Mike Dunleavy decisively won the Alaska governor’s race Tuesday, Congressman Don Young was re-elected to what will be his 23rd term and the Stand for Salmon ballot initiative was soundly defeated.
Alaska Public Media and KTOO report that the former Republican State Senator from Wasilla – who pledged to cut government and restore full permanent fund dividends – says his message resonated with Alaskans.
“I think it’s a message that we can develop our resources. that we don’t have to default to taxes or Permanent Fund until we get our fiscal house in order, that we need to create jobs,” the governor-elect said after his decisive win. “Y’know, I’m not going to celebrate, for example, the expansion of welfare programs. I’m going to celebrate the creation of jobs for the state of Alaska.”
Dunleavy bested Democrat Mark Begich, who reflected on the unusual nature of this year’s race that included independent incumbent Gov. Bill Walker dropping out last month.
“I think this has been a totally unusual campaign – hard to understand what was going to happen every day. A lot of changes as we moved through it,” Begich said. “But, really, I think we’ve done a great campaign, because we brought a lot of people together that had not been together for a long time.”
Dunleavy leads Begich by about 8 percentage points, 52 percent to 44 percent of the vote, respectively, with 98 percent of precincts reporting. Incumbent and independent Gov. Bill Walker and Libertarian Billy Toien each won 2 percent.
Dunleavy says he will immediately begin building his administration. He officially takes over as governor Dec. 1.
Young re-elected, again
Alaska Congressman Don Young has won a 23rd term over challenger Alyse Galvin. Alaska Public Media reports that the 85-year-old Young chalked up the victory to two factors.
“It’s God's will and the people of Alaska that support me,” Young said. “If they do we win, if they don't I don't win.”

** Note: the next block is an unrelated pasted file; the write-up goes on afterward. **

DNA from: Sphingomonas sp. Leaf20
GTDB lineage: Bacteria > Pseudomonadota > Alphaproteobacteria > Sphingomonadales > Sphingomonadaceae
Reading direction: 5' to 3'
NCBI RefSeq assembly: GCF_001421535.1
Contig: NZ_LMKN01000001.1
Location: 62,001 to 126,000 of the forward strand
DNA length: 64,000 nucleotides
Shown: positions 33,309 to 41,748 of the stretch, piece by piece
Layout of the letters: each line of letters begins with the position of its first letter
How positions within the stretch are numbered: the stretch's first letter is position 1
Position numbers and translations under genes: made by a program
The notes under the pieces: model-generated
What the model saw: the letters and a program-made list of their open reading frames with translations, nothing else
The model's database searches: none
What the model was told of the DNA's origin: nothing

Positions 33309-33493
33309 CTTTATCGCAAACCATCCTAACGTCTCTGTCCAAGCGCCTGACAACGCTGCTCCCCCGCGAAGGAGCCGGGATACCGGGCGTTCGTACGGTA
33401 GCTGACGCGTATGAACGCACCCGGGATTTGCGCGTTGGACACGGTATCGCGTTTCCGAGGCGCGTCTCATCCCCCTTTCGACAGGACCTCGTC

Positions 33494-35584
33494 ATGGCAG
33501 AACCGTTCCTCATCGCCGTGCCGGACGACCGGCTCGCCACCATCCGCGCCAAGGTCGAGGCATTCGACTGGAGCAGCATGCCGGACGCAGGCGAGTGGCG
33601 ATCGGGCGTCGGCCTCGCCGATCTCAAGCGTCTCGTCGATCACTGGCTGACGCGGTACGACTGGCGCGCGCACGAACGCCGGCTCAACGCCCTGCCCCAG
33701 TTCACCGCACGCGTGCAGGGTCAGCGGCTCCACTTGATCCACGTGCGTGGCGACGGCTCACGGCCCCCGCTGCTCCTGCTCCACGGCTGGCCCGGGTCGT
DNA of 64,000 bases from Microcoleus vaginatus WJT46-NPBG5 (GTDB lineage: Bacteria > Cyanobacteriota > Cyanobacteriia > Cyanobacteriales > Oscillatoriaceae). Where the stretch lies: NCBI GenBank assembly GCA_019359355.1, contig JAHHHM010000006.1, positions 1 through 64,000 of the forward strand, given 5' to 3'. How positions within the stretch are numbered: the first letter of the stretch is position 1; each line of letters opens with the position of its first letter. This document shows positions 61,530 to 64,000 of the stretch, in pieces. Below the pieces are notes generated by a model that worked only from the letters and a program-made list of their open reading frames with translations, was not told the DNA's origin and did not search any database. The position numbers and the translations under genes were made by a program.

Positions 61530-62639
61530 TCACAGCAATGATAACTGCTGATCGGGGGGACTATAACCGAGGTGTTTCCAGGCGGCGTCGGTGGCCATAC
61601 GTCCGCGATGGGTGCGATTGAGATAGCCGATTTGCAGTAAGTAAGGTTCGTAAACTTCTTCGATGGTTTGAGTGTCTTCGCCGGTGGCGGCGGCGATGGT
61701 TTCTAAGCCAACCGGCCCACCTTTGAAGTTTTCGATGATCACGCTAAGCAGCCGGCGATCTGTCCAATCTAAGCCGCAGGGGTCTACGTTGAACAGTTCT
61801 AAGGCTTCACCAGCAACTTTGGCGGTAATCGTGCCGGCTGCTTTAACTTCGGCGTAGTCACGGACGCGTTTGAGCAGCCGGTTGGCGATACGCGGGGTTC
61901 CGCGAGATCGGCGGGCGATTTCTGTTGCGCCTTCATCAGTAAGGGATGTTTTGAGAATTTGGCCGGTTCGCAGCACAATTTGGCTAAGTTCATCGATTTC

Galvin also addressed supporters last night, wishing Young well and thanking supporters.
“This is not the outcome that we wanted or that we worked so hard for,” she said, “and I am disappointed that we did not win this election, for the values that we share and the vision that we hold for our state. But I do not have words enough to express the deep gratitude I have standing before you know.”
Galvin, a first-time political candidate who waged a strong campaign, meets the same fate as 20 previous Democratic nominees who have unsuccessfully challenged Young, stretching back to 1973.
Stand for Salmon decisively defeated
Alaska voters on Tuesday soundly defeated Ballot Measure 1, the ballot proposition aimed increasing protection of wild salmon habitat.
The Alaska Energy desk reports that the measure commonly known as the Stand for Salmon initiative, the measure would have significantly toughened the environmental permitting process for mines, dams and oil developments in salmon habitat.
The initiative faced strong resistance from the resource industry, Alaska Native corporations, unions and other groups. Opponents said it would hinder resource development in the state.
The campaign against the initiative raised over $12 million, far outstripping the initiative’s supporters, who raised over $2 million.